Walking towards me, I look away from her. I don't want eye contact. It seems to me that my sheer presence sets her off. I don't think I have ever been in her presence when she did not scream. I've spoken to others about her. The woman in the liquor store told me once that she figured that there was a one in four ratio of appearances to screams. I told the woman, as she gave me change, that for me, it was a one on one ratio. She wondered, as did I, what I did to set her off.

An interlude in the story

Two women are sitting next to me. The eat in dainty bites. They are talking rapidly, over each other, like friends do. They love being together, you can always tell. They relax into each others conversations and trust each others words. They laugh easily. I see them often together. Having coffee after work, having muffins at lunch. The make me smile. To me they are easily friendly, in the way that loving strangers are. They welcome my familiarity with warm smiles and often even a 'how do you do'. I like friendly strangers. I don't need to be invited into their life, it's just nice to be welcomed into existence as a fellow human. But this day, one of the women is really upset. Really, really upset. Her friend had reached over and put hand over arm. Suddenly a hateful voice, a voiced I'd never heard from her, a voice that sounded almost and I'm sorry for putting it this way, demonic, rose out of the upset. A voice that said, in a variety of different ways, 'I'm just a stupid, stupid bitch, a stupid stupid bitch.' She struck herself soundly with words. There was no comforting her. These words came from deep within.

She is mumbling as she goes by me. It's like she hasn't seen me. Inside I am talking with God rapidly. Like He is right there to do my bidding, 'Oh, please, please, please, don't have her scream. Oh, please, please, please, don't let her see me. Oh, please, please, please ...' In honesty my prayers are more often comprised of bargaining, bartering and begging than they are of conversation and supplication. She is almost by me, she is mumbling loudly, more loudly than typical. I've never listened to her words. Never. Ever. Ever. I think, and I write this shamefacedly, its because my fear erased all interest in what she had to say. But today she is so close and so loud I can't but her hear. 'Be your own friend, be your own friend, be your own friend ...' she said as she walked. A mantra. A commandment. A prayer. It worked. God, was busy that day, being there for her, being there for me. She kept on going, she even glanced over at where I was sitting and saw me. She said, as if to me personally, 'Be your own friend ...' And she continued on, encouraging herself, encouraging any who would listen.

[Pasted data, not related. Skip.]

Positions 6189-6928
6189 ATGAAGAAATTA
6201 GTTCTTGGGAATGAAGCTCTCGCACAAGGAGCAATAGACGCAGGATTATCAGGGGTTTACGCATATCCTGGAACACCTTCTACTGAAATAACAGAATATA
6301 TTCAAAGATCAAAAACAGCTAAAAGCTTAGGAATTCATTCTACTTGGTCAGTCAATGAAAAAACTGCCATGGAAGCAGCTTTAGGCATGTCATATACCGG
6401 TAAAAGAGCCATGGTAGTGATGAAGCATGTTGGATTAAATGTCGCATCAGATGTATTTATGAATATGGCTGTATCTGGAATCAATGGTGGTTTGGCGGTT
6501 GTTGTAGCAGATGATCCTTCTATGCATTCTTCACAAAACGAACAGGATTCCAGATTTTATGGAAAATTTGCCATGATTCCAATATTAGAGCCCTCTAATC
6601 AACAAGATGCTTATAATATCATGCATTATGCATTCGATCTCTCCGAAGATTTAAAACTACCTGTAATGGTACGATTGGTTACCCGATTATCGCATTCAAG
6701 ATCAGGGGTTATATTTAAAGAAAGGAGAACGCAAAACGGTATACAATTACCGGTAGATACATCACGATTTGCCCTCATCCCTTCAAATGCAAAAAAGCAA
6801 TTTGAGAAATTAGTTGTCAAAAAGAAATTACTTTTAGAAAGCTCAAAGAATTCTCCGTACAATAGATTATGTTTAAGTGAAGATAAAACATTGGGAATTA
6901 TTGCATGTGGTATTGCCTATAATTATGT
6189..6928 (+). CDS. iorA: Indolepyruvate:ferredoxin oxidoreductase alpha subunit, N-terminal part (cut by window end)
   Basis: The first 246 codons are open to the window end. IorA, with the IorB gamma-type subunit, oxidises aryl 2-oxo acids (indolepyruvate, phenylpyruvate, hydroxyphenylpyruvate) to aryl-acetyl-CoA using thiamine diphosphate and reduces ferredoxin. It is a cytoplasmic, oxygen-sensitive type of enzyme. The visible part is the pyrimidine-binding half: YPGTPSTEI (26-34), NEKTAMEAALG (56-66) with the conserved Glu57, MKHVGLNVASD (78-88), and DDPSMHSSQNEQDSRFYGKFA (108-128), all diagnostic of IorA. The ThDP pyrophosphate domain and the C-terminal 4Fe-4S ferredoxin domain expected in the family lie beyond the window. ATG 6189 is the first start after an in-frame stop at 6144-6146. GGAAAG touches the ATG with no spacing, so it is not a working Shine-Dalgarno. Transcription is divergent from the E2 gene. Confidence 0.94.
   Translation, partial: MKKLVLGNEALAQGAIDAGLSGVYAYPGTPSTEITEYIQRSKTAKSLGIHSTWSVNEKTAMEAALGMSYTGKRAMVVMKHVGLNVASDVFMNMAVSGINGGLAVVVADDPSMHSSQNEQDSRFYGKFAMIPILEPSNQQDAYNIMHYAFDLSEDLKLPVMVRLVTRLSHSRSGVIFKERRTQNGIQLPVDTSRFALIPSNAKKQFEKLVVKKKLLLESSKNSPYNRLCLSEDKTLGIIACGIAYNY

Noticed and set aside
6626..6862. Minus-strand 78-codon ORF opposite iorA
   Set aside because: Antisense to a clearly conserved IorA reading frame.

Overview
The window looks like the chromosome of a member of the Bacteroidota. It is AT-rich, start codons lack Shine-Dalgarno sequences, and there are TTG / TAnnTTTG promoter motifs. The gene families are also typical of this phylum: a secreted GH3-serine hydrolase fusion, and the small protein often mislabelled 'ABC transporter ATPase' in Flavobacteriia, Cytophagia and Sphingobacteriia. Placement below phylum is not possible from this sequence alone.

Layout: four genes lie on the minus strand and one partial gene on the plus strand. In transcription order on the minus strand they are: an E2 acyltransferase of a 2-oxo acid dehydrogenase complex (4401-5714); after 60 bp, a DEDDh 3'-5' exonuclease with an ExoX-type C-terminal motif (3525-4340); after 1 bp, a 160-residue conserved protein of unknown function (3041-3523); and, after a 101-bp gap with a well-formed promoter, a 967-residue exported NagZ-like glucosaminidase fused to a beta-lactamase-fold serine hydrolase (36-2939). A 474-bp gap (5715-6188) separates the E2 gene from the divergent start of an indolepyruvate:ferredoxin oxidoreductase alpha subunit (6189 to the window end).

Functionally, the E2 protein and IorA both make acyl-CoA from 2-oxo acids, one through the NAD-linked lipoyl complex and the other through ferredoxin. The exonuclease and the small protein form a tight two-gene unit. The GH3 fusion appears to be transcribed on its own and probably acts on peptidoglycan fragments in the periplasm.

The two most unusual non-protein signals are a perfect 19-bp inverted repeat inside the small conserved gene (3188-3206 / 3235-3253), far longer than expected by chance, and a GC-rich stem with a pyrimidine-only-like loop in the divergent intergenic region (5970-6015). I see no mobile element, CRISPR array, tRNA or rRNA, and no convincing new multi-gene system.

An interlude in the story

No one is ever as unkind to my self as my self. No one is ever as mean to me as me. No one throws a better verbal punch than my mouth does to my jaw. No one. I am kind to myself only in acts of indulgence, never in acts of friendship. I am gentle to myself only in moments of self pity, never in moments of pride. I work way harder to be nice and understanding to strangers than I ever do for myself. In fact, if I met me, as the me I am to me, I wouldn't like me. Not at all. The me I am to others, pretty nice guy. I'd like him and his easy sense of humour.